Manchester flag could fetch $3M
By Arianna MacNeill Staff Writer
MANCHESTER — It was nearly 21/2 centuries ago that the Manchester Company of the Essex County Militia took off for the Lexington Alarm, the first Revolutionary War battle, on April 19, 1775.
As they marched, the minutemen carried a 60-by-63-inch red flag with 13 ivory stripes affixed to its top left corner, seven on one side and six on the other, representing the 13 United Colonies.
The men who marched that day never saw battle, since the alarm ended before they reached Lexington, and are long gone. But that bright red silk flag they carried, now called the Forster Flag, still exists.
The Forster Flag, said to be the earliest existing flag designed to represent the 13 original colonies, is up for auction Wednesday through Doyle New York, an auction and appraising company in New York City.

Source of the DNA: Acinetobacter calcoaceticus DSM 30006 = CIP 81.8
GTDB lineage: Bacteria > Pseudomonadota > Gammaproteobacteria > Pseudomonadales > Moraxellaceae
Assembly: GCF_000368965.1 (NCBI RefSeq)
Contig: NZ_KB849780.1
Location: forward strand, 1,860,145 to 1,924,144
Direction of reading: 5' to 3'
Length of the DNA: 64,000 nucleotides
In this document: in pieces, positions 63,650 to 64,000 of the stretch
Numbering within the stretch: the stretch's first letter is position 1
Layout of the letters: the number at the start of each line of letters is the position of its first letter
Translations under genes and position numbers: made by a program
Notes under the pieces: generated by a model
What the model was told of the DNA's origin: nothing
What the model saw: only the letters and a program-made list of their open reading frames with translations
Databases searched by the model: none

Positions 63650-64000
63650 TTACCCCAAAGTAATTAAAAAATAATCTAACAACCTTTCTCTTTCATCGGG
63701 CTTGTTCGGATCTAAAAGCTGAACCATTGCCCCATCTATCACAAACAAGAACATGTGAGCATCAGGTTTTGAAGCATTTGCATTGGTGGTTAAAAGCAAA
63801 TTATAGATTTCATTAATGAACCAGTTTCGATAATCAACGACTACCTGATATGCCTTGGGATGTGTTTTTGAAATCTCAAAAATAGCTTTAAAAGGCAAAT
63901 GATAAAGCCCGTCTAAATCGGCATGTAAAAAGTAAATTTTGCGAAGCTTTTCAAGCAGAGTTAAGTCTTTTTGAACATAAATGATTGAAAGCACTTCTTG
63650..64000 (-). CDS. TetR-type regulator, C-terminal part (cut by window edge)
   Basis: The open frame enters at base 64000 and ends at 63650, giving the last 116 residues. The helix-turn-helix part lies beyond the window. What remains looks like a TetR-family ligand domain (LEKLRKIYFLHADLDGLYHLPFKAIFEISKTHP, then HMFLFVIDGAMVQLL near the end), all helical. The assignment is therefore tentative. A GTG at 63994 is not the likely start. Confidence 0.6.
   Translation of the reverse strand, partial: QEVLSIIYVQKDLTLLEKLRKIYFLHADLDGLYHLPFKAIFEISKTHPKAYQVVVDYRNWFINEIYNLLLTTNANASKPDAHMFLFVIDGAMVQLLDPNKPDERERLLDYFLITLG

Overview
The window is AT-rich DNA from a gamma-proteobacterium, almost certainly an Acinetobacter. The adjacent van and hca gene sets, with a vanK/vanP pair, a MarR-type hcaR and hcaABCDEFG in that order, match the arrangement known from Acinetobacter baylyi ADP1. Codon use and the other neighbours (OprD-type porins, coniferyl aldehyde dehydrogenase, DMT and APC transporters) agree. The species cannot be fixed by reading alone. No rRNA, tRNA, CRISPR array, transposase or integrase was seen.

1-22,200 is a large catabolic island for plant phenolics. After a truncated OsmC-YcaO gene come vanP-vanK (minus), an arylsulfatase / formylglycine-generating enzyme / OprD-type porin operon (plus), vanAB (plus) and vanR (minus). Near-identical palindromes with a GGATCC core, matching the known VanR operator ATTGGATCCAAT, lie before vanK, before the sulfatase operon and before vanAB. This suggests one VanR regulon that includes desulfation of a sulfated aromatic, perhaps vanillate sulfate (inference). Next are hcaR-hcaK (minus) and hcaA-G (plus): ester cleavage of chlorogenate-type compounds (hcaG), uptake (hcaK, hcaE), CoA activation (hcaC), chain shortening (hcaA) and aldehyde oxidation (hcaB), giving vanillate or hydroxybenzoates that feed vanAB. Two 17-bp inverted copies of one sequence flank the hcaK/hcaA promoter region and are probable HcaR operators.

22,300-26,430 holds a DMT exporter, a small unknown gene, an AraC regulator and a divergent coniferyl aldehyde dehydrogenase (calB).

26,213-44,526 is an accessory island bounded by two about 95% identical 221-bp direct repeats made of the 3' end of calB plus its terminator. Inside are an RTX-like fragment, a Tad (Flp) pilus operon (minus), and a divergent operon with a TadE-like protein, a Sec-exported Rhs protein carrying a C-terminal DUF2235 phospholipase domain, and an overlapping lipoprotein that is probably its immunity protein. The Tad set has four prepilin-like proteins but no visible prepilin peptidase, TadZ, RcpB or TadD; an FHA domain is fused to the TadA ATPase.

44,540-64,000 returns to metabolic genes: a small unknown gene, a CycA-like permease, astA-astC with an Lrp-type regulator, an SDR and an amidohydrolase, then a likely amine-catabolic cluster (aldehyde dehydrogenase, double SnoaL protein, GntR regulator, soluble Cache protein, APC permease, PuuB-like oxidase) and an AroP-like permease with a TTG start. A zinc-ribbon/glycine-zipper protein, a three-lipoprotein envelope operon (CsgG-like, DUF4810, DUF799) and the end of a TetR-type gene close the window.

But what does it cost to own this iconic piece of American history? A whopping $1 million to $3 million, according to Doyle.
Named after Samuel Forster, a second lieutenant for the Manchester Company, flags were crucial for battle during the revolution, Huss said. If a soldier became separated from his group, he could look for the flag to find his way back, Huss said. This explains why the flag is around 5 feet long.
“It was something that was critical,” Huss said. “That’s where ‘Rally around the flag’ comes from.”
The flag remained in Manchester’s Forster family for two centuries until it was sold to the Flag Heritage Foundation in 1975. For a time, Huss said the flag was draped over a captured British drum at the Massachusetts Statehouse.